Green beans, cherry tomatoes, scallions, parsley - made a large green bean salad, which we had alongside hamburgers one night and then put tuna on top for a beautiful lunch for 2 more days.
Sweet peppers, hot peppers, fresh onions, cilantro, tomatoes, tomatillos - I did a demo/tasting of salsas at the Wrightstown Farmer's Market yesterday. Please see the salsa recipes added this week.
Tomatoes - made a beautiful tomato and mozzarella salad (aka caprese). I love having all different colors of tomatoes on the same plate.
New crop, new member ideas, and a salsa demo
By Linda Dansbury
Our farmers do an amazing job of having alliums, that is items in the onion family, available almost every week of the season. We start off with chives and chive blossoms that are very mild, and are perfect for delicate spring greens and veggies. Next come an abundant supply of scallions, which are mild enough to enjoy raw on a crudite platter or chopped up as a granish, but bold enough to stand up to grilling along side other summer veggies. Then come the fresh onions, a welcome product for making salsas, tomato sauces and caponata - all more assertive finished dishes. Fall is just around the corner and more delicate veggies and greens appear; but with cooler weather and shorter days we crave longer cooked dishes. The leeks arrive just in time. The leeks from Anchor Run are beautiful - unlike super market varieties, they are not packed with that sand that is so annoying to wash out. So, enjoy cooking with leeks in your stews, soups and braises - check the website for ideas. And, don't throw the tops away - they are a great addition to veggie (or any) stockpot.
I met 2 members in the U-pick field yesterday and when I told them who I was, they quickly offered me ideas. Mary said she roasts her okra along with other veggies, such as garlic, onion, peppers, potatoes - just a bit of olive oil and salt and pepper and a 450 degree oven for about 20 minutes, or until veggies are desired tenderness - she says this is delicious and hearty. Another member, I didn't catch his name said he makes rolotini out of the eggplant. He fills his with mozzarella cheese, and then wraps prosciutto around it. They get baked in the oven until the prosciutto is crisped up - the dish is then finished with a balsamic glaze - sounds delicious enough for company - I will probably try this in the next couple weeks - could be a finished recipe coming your way!
Finally, I did a salsa making demo this weekend at the Wrightstown Farmer's market. The purpose was to show how easy it is to make salsa using almost all local ingredients currently available. The only ingredients that aren't local are the limes and salt and pepper. I am adding 2 of the recipes this week: Oven Roasted Tomato Salsa and Peach Salsa. The tomato salsa is really simple to make. I hope you will try them both!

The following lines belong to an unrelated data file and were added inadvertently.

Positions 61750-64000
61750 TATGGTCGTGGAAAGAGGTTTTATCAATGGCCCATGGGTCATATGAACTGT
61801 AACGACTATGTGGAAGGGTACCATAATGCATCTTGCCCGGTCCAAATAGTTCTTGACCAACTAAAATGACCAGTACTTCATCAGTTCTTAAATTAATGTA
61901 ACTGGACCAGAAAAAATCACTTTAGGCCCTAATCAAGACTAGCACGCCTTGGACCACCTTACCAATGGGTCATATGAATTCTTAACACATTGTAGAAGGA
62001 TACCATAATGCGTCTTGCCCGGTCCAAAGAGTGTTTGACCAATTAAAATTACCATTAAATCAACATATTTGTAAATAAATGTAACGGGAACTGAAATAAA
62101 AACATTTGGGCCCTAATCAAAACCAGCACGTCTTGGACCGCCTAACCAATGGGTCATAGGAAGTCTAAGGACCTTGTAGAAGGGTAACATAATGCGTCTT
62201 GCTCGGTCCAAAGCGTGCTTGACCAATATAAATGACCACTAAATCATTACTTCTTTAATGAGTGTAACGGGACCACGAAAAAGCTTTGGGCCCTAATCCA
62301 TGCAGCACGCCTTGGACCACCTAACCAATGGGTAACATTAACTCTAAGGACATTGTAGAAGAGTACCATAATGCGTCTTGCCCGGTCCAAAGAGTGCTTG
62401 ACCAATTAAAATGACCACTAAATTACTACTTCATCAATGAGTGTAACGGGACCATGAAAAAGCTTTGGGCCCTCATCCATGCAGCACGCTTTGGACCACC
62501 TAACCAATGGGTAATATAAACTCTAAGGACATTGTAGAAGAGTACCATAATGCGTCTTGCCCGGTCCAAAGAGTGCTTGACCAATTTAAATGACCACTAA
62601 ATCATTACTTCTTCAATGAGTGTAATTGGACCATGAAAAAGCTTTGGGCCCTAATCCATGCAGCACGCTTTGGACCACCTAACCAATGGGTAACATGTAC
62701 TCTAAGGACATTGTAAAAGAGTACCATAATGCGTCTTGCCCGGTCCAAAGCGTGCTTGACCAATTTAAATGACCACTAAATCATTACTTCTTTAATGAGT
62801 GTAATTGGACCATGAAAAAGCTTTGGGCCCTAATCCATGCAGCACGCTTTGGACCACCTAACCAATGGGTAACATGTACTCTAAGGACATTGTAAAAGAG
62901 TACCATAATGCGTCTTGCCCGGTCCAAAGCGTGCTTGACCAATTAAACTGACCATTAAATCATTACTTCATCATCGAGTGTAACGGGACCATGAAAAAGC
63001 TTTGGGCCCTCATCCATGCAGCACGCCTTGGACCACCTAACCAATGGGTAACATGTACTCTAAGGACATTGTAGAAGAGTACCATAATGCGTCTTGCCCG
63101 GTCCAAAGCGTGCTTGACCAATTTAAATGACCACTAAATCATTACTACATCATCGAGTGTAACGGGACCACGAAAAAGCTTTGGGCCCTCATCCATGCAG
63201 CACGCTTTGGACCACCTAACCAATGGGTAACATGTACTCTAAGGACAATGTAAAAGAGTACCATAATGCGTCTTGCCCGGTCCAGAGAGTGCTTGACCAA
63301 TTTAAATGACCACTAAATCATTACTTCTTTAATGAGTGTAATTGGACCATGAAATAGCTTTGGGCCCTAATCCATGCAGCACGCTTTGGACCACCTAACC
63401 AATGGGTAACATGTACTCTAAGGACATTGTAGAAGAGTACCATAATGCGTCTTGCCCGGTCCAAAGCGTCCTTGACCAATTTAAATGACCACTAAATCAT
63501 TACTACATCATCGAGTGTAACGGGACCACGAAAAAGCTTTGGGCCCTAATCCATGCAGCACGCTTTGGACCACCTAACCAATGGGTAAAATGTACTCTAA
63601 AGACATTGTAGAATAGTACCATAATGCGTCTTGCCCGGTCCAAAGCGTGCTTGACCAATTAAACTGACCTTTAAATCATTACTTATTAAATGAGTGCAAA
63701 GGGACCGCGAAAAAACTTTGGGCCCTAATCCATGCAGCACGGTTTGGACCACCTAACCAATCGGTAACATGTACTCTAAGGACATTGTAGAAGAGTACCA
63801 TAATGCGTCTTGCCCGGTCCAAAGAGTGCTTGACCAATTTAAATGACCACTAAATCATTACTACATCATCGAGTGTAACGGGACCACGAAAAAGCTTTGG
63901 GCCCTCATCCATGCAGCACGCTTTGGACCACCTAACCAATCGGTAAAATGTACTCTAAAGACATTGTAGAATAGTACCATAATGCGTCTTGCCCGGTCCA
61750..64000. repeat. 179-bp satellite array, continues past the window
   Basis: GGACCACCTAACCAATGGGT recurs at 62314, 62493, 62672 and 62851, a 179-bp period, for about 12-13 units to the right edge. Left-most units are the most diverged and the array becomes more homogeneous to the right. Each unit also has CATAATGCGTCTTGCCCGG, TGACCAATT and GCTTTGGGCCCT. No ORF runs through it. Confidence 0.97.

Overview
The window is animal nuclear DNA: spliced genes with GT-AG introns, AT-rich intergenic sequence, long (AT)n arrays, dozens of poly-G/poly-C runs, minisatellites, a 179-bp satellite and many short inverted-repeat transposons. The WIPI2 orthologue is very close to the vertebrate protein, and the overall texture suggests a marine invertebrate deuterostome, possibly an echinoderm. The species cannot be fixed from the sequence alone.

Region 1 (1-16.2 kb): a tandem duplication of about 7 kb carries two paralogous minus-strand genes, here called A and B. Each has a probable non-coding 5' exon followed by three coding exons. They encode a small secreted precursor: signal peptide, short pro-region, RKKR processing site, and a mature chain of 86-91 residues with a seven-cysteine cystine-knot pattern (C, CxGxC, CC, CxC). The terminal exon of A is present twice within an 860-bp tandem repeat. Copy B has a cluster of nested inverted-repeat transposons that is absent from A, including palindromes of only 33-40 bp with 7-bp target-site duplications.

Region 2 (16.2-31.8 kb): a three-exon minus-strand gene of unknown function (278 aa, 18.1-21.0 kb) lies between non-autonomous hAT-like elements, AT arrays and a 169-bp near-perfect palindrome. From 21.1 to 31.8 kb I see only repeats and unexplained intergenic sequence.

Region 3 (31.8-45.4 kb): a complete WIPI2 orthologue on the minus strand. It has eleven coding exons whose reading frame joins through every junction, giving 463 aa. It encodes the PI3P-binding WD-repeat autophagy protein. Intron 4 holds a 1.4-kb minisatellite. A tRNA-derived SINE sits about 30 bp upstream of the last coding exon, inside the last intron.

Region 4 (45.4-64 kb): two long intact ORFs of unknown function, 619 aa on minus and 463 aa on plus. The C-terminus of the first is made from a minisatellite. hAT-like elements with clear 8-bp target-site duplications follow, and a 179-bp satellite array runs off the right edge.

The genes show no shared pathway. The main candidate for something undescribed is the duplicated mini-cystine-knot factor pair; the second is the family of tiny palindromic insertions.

Please send me your thoughts and ideas - lindadansbury@comcast.net.
Recipes
V Oven Roasted Tomato Salsa
Adapted from Smitten Kitchen. This was originally called 3 ingredient salsa, but I added a few others, and it turned out delicious. The broiler gives all the veggies a really great flavor.
1 pound plum tomatoes, cut in half lengthwise
1-2 chile peppers of your choice, also cut in half
1-2 garlic cloves, peeled and cut in half
1 medium onion, peeled and quartered
1/2 a lime, juiced
salt and pepper to taste
as much cilantro as you like, chopped
Turn on your broiler and place a rack five inches away from the heating element. Line a baking sheet with foil and place the tomatoes, chili pepper halves and garlic on the baking sheet; season with salt. Cook under the broiler for five minutes or until the chili peppers, onion and garlic have brown spots. Remove the peppers, onion and garlic from the baking sheet and place in a blender or food processor and blend until completely broken up.
Meanwhile, return the baking sheet to the oven and continue to broil the tomatoes for five more minutes, or until they have browned on top. Remove the tomatoes from the oven and add them to the blender/food processor, also pouring into the blender any juices that may be in the baking sheet. Begin to pulse on a low speed until the salsa reaches your desired texture; if needed, add a bit of water to get it to your desired consistency. Adjust salt and pepper to taste. Stir in cilantro. Eat with everything.
V Peach Salsa
Recipe loosely based on one from Natashaskitchen.com. Not only is it really good as an appetizer with tortilla chips, it's also really good as a topping for fish or pork. Serves 6-8
1 lb tomatoes, diced
About 4 oz of sweet peppers, seeded and finely diced
2 chili peppers, seeded and finely diced
1 medium onion, finely diced
1½ lbs peaches, diced
½ bunch cilantro, chopped
2 Tbsp lime juice
1½ tsp salt, or to taste
¼ tsp freshly ground black pepper or to taste
Chop tomatoes and transfer them to a large bowl.
Finely chop seeded bell pepper and jalapeños. Finely chop onion and transfer all your veggies to the bowl.
Dice the peaches, leaving them slightly larger than the other veggies to make them more of the center stage in this salsa. No need to peel them. You won't notice the peels and the color is prettier with the peel on. Transfer peaches to your bowl.
Add chopped cilantro, the lime juice and salt and pepper. Taste and add more salt and pepper, if desired. Fold everything together until well mixed, and enjoy!